An initiatory journey through the realm of fear
Saturday, March 31st, 2018. I am thrilled to book my flight tickets that will take me in 7 months from now to the end of the world: New-Caledonia. 17,000 km away from Paris, 26 hours of transportation, 14 days of stay, a temperature of about 30 degrees Celsius, to swim 25 times at least, to meet again with a dear friend, to go on this journey with my loving sister. A dream come true, will you tell me? Well, things didn’t really just happen like this…
But let me reassure you and put a stop to this unbearable suspense, this trip happened to be not just wonderful but also rich of learning: a true journey of initiation.
The most difficult part was actually before the trip, that is, those 7 months between the time I booked my tickets and the date of departure. At this time, I experienced fear, the real type, the one that get you sick to your stomach, that makes you want to throw up, that paralyses you. Two years ago, I developed a phobia of flying while I was traveling on a short domestic flight, and since then, I could not stand even a picture of a plane. Two months before my trip to New-Caledonia, I got excessively obsessed with flying in the worst way possible...i was “eating” planes, “working” planes, dreaming of planes. At nightfall, i was overwhelmed with anxiety attacks, and every morning, I would wake up with the conviction that I needed to cancel this trip. One day, a dear friend told me in your capacity of fighting your fear, what’s your percentage of commitment today?” I told her “40%” (I had already read 3 times this book on “How to not be scared anymore to fly on planes”, that didn’t count for nothing), and she advised to “do whatever it takes to get to 90%, and then only you get to decide if you want to go or cancel”. So that’s what I did, and I am going to tell you how.
What is fear? It is a defence mechanism when facing a threat, whether the latter is real or not. Human beings, like animals, respond to fear in 3 ways: by tackling it, running away from it, or getting paralysed by it. At the beginning, i was mentally and physically paralized by just thinking of those long flight hours; then me wanting to cancel the trip was clearly a way to escape from it. Last, when I understood that taking action was a way to counterattack fear, i moved to this phase. Actually there is a positive aspect to fear, that of protecting us from harm; but the negative side appears when the feeling of fear is no longer connected to reality and thus becomes a subjective projection of who we are, our story, our emotional scars from childhood. To tackle one’s fear is to chase out those imaginary ghosts that our mind created.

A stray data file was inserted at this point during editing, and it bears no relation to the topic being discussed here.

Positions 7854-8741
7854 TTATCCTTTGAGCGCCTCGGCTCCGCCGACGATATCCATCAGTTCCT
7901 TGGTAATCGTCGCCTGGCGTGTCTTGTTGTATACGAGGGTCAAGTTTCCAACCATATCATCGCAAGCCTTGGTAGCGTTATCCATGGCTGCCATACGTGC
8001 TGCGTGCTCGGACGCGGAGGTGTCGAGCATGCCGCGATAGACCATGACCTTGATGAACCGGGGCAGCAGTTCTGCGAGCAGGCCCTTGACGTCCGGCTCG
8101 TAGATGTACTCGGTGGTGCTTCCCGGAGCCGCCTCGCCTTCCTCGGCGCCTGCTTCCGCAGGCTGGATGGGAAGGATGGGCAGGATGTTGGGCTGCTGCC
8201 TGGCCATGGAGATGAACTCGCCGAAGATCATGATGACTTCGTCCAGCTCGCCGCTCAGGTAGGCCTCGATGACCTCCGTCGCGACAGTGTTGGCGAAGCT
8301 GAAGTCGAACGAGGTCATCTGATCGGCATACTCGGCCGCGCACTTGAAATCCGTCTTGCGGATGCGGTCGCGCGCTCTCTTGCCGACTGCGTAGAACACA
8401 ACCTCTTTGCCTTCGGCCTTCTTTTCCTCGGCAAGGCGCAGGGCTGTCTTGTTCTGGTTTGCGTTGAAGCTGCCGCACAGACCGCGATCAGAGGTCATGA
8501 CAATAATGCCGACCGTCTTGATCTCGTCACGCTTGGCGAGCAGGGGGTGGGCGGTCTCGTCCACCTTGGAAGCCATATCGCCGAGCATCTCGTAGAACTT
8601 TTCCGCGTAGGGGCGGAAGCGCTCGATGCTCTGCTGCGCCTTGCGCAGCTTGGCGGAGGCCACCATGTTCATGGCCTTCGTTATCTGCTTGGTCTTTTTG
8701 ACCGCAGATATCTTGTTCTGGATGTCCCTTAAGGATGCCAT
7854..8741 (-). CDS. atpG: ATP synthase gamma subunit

The first thing I did is accepting my fear. I stopped thinking I was weak and I started talking about it with my family and close friends, who really supported me (thank you all!). Accepting one’s emotion is letting it be, and letting it go when it is time. The second step, and not the least of them, was to diagnose my fear, to search for its meaning, its origin, and bring some rationality to it. Through my fear of flying, I realised that i was fearing the thought of death. From this realisation, I drew out an action plan: meditation, EMDR, breathing exercises, sport practice, painting. I reconnected with what helped me to bear fear, and to live in the present. Eckart Tollé said “your life is now. There has never been a moment where your life did not take place “now” and there will never be another one either.” Fear is anchored in the future, in your projection. If one comes back to the here and now, there is no reason to fear.